The first time I heard of Orff, I was a sophomore instrumental music education major at The University of Toledo. My advisor recommended that everyone in her Music for Children course accompany her to the international Orff conference in Atlantic City, New Jersey. She said that entry to the conference would be free for those who volunteered at the convention center. Two of my classmates and I decided to make the 14-hour trek from southern Michigan. The trip was well worth it.
After I registered as a student volunteer, I was assigned to be a door guardian to check the IDs of licensed educators. This allowed me to talk to hundreds of Orff-certified music educators from around the globe.
The conference was shocking in many ways. I first attended recorder workshops where I felt most at home because I play the flute. The classes that pushed me out of my comfort zone were the interpretive dance sessions on the second day. I planned to sit and simply watch the workshop, but I quickly learned that that’s not how Orff is done.
“Dance like a snowflake,” the instructor said.
I was assigned a dance partner who fluttered around me gracefully. Soon, our 20-person class had become a winter forest full of birds, trees, snowflakes and decaying leaves.
At first, I felt uneasy. This was so different from the band workshops I was used to attending. While the voice in my head was telling me to run away from this uncomfortable, childlike experience, I danced instead.
Orff, a developmental approach to music, was pioneered by German composer and music educator Carl Orff, who believed that any child could learn music, and that music was meant to be social. The key aspects of the Orff approach are music, movement, drama and speech that mimic children’s play.
While teaching at Günther-Schule, a school of music and dance, Orff and Dorothee Gunther, a colleague and dance instructor, began creating the methodology in the 1920s.His book of principles, “Orff-Schulwerk” (school work in German), was published in 1930.
The pedagogy was further developed by one of his students, Gunild Keetman, who became Orff’s colleague and, eventually, co-developer. That’s why the later era of the Orff method is referred to as Orff-Keetman.
Keetman integrated the recorder and created many Orff-style percussion arrangements. She co-wrote books with Orff and also penned “Elementaria,” a handbook for teaching rhythm, melody and speech, as well as how to guide students in movement training.
Orff principles were introduced to the United States in the 1950s after music educator Doreen Hall returned from studying in Europe. She is considered the first Orff teacher in the U.S. and set the improvisational stage for decades to come.
The American Orff-Schulwerk Association (AOSA) believes that there are four stages to learning music: imitation, exploration, improvisation and composition.
There are hundreds of local Orff chapters around the country. After I was licensed, I joined the Rossford/Toledo chapter in Ohio. During conferences and meetings, you can earn hours toward your license renewal. Student memberships are around $30/per year, while educator memberships are around $95. Conferences cost about $300 to $800, depending on how long you plan to attend, if you have a membership, and when you register.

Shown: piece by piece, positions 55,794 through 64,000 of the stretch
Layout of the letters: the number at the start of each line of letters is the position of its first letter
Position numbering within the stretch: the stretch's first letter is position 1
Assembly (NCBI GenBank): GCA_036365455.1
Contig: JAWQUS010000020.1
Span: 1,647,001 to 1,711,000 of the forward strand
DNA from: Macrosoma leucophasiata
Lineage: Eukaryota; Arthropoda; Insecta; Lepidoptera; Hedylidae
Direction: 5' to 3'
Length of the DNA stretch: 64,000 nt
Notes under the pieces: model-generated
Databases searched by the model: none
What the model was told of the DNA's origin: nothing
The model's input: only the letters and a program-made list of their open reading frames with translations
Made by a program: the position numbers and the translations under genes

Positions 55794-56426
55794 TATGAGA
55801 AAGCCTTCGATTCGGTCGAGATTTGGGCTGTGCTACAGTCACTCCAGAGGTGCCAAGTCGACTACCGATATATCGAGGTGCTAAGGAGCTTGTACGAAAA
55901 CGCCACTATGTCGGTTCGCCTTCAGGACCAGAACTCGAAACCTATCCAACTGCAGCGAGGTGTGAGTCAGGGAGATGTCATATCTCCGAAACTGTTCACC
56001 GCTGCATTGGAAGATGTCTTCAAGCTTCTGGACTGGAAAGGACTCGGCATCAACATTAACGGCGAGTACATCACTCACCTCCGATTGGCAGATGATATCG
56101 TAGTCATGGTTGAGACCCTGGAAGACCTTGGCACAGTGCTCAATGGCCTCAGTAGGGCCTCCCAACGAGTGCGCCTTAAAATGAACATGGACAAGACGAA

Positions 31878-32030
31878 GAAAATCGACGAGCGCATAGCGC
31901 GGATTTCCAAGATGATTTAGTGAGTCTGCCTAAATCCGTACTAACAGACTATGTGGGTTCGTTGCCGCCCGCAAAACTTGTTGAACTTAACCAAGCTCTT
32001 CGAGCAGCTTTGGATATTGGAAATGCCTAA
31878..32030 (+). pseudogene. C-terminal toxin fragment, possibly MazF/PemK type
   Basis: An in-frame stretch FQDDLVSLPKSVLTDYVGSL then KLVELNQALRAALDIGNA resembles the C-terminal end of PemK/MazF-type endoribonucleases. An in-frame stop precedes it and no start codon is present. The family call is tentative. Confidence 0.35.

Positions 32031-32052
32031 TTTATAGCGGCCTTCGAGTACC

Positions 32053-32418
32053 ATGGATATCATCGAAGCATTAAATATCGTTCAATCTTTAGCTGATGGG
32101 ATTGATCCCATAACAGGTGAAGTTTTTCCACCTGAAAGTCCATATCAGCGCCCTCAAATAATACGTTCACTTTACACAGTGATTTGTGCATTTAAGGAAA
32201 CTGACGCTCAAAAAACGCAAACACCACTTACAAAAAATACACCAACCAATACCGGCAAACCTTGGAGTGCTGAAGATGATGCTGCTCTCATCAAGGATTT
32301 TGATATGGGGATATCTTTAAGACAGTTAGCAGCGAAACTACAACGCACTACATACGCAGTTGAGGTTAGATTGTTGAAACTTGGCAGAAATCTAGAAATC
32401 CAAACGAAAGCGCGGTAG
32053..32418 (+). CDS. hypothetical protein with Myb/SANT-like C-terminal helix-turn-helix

There are three Orff levels after which you are certified in Orff-Schulwerk. You are allowed to take only one level per year, and each level takes at least 60 hours to complete. AOSA recommends completing the levels within seven years, so you retain the material.
Orff levels aren’t as sequential as you might think. The method involves revisiting the same themes but making them more complex — something that music educators have described as holistic.
In the introductory level, there are a lot of folk dances, pentatonic melodies, ostinatos and bordun accompaniments. As you work your way up to levels 2 and 3, you will learn more involved music theory and perform gradually more complex improvisations.
One of the staples of Orff is something called elemental music. According to Orff, “Elemental music is never music alone but forms a unity with movement, dance and speech. It is music that one makes oneself, in which on takes part not as a listener, but as a participant.”
Elemental music is easily digestible and accessible to all. It is something that is meant to foster participation, which I learned in the interpretive dance workshops on the second day of my first Orff conference! I think of elemental music as Orff’s mission statement.
Orff is often compared Kodály, a musical concept developed by Zoltán Kodály in Hungary in the 1920s after he became frustrated with the poor quality of music education. Both approaches were started at the same time and have similar philosophies: they start with the pentatonic scale, introduce sound before symbols (i.e., no musical notation to start) and promote the belief that music is social.
However, a key difference is that Orff believes we should start young musicians out on instruments, whereas Kodály begins with voice. Overall, Kodály uses more vocals and believes that music must be introduced in a specific sequence. (See “Teach Composition to Older Beginners Using Kodály Philosophies.”)
Some free Orff resources I have utilized include:
My playdough sculpture lesson is based on an Orff lesson I saw when attending a local chapter meeting. I also regularly use Orff stories in my class, which gives students creative license over the instrumentation that each character or action in the book is assigned. Joshua Block’s arrangement of “Step Back, Baby” for percussion and voice is an excellent lesson for more advanced elementary students.
Whether you choose to get your certification in Orff, Kodály, Suzuki or another method, I always find it eye-opening to learn about new pedagogies by attending a conference and talking to other music educators.
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